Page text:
Not Your Average 26-Year-Old

Kreps is living the dream

February 2009 Feature LANE LINDSTROM Viewed 659 time(s)

Aaron Kreps is like most other 26-year-olds you know.

He loves to snowmobile and does so just about every chance he gets. He likes to mod his sled and pushes the machine to its limits. He doesn't really know the meaning of the word "trail" unless you're referring to a mogul-infested path through the trees to the backcountry. He also rides ATVs when the snow finally recedes from the high country. He works hard so he can play hard.

And, like many other 26-year-olds, Kreps has other hobbies. In his case, Kreps pro rodeos in the summer.

There is one distinction, though, that sets Kreps apart from most other sledders in their mid 20s-he owns his own snowmobile dealership.

Yea, how sweet is that?

Kreps knows he's got a good gig going and, during a recent interview at his dealership, The Outdoor Toy Store in Carson, WA, he talked about the good times and, well, the challenging times.

Kreps graduated from the University of Montana with a degree in marketing in 2006 and went to work managing The Outdoor Toy Store (TOTS) right out of college, trying to put all that book learning to good use. Soon after, then owner Rick Esky approached Kreps about buying the dealership and the young lad-then 24 years old-took the plunge. His two-year anniversary of owning TOTS rolled by this past January.

How could he pass up an opportunity to own a piece of something he loves to do? He couldn't. "Rick sat me down one day and asked me if I wanted to buy it (the dealership)," Kreps recalled. "We negotiated a price and I bought it."

Then came the obvious question, in light of a troubled economy, among other issues such as being tied down to a demanding business: Do you regret the decision?

"Yes and no," he said.

"Having 11 employees makes you grow up real fast," Kreps said. "But it's a fun industry. It's fun to have a job where every day you can go snowmobiling and get paid for it." Of course, that going snowmobiling every day is somewhat all theory now as Kreps has to stick around as a hands-on owner. He admitted it's tougher and tougher to find time to ride. And, we pointed out, a lot of things are fun, but you can't always make money at them. His reply, "Exactly."

Also, the economy was in much better shape back when Kreps bought the dealership and while the economy in southwest Washington and northwest Oregon is in decent shape, there are still challenges. TOTS is on the Washington state side of the Columbia River about 50 miles east of Portland, OR. His customer base fans out across these two areas of Washington and Oregon but he pulls consumers in from as far away as Montana and Nevada.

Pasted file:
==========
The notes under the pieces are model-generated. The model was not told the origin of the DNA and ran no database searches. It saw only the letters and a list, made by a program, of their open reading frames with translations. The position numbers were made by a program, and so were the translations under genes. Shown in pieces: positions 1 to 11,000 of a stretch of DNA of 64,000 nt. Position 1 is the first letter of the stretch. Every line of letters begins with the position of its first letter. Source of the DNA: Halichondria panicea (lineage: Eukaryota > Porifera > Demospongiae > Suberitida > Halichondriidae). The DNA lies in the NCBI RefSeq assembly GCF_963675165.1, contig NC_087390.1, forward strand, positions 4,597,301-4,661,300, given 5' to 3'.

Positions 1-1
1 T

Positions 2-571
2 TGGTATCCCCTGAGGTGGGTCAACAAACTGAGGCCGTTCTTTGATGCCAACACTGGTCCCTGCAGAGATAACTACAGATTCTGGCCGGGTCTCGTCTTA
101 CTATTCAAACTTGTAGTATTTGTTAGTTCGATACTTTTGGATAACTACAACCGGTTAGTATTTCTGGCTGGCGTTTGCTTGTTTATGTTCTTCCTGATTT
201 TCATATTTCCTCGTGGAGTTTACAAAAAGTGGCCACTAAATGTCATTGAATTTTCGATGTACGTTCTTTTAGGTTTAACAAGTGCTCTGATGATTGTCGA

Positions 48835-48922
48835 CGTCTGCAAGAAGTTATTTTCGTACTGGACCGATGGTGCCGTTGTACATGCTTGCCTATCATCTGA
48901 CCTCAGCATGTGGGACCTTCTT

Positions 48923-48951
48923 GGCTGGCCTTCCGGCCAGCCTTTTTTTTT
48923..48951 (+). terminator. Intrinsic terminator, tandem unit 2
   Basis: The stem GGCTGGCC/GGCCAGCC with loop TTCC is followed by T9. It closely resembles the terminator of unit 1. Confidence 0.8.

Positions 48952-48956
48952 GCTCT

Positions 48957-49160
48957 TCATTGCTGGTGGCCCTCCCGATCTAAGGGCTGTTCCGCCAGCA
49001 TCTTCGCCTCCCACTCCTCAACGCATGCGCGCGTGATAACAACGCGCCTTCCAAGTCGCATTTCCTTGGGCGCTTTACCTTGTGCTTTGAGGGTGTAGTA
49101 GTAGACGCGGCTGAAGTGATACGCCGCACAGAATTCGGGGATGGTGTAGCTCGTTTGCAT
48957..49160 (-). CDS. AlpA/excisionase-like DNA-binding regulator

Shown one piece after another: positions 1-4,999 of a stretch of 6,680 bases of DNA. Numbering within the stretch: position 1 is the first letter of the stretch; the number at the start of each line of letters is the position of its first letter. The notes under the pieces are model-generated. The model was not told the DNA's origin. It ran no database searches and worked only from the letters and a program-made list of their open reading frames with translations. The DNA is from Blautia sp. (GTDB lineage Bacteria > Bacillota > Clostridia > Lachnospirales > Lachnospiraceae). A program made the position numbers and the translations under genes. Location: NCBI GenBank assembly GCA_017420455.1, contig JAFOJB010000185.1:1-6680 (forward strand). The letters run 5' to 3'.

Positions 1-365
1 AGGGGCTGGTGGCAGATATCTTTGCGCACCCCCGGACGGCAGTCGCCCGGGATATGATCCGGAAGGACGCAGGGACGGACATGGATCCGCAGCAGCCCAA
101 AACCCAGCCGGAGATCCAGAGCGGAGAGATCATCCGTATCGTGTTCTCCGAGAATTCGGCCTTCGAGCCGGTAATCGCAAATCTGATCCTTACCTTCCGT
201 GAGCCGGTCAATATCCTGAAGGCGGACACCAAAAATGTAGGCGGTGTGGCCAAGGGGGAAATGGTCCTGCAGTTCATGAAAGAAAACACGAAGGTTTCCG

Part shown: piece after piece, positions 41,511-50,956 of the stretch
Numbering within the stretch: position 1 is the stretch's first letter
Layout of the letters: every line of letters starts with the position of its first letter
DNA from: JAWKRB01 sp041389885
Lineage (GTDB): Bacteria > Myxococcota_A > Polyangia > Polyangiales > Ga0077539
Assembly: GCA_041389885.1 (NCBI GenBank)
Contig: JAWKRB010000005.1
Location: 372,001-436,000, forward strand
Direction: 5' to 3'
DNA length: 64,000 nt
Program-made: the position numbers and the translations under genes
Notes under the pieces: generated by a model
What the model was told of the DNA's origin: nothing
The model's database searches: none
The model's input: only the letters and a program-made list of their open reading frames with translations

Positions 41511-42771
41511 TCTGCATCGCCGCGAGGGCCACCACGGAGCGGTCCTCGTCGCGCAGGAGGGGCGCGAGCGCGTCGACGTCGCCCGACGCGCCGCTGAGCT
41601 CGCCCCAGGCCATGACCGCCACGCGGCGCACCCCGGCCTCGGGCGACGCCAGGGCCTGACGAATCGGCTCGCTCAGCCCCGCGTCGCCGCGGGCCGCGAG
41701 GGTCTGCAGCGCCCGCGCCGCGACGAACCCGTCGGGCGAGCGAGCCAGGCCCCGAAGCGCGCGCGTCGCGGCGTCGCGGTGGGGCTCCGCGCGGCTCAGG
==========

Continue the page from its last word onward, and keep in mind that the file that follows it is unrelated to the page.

Catering To Customers

One aspect of his business that Kreps prides his dealership on is the fact that his employees set up the snowmobiles for the customers' riding areas, regardless of where that area might be. "That's why I rode in nine states last year," Kreps said. So he does find time to ride, just not as much time as he used to enjoy during his college days, which really aren't such a distant memory-yet.

Kreps went to the University of Montana on a rodeo scholarship and despite carrying 16 credits a semester and rodeoing while in Missoula, he and his buddies still managed to find enough time to snowmobile in the winter.

Well, okay, he planned it that way. "I set up my class schedule so I could ride Sunday, Wednesday and Thursday," Kreps said. And just how much sledding can you do in those three days a week? A lot, according to Kreps. "I put on 3,800 miles one year while I was in college," he said. So much for the idea of a poor college student who does nothing but study all the time. Kreps' sled of choice during his college days was an Arctic Cat M7, which he kept in the back of his pickup, ready to go at all times.

One of his riding buddies during college was Chad Koon of Alticity films fame. "He's a character," was how Kreps described Koon. The two rode near Drummond, just down the freeway from Missoula.

Another spot near Missoula that Kreps liked to ride was Sheep Creek, which is fairly close to the University of Montana campus. "But it's a super dangerous area, so we didn't go there very often," Kreps said. Dangerous indeed. Kreps lost five friends in an avalanche in the Sheep Creek area. "I'm super anal now about beacons, probes and shovels after seeing five crosses down at the bottom of a bowl," he said.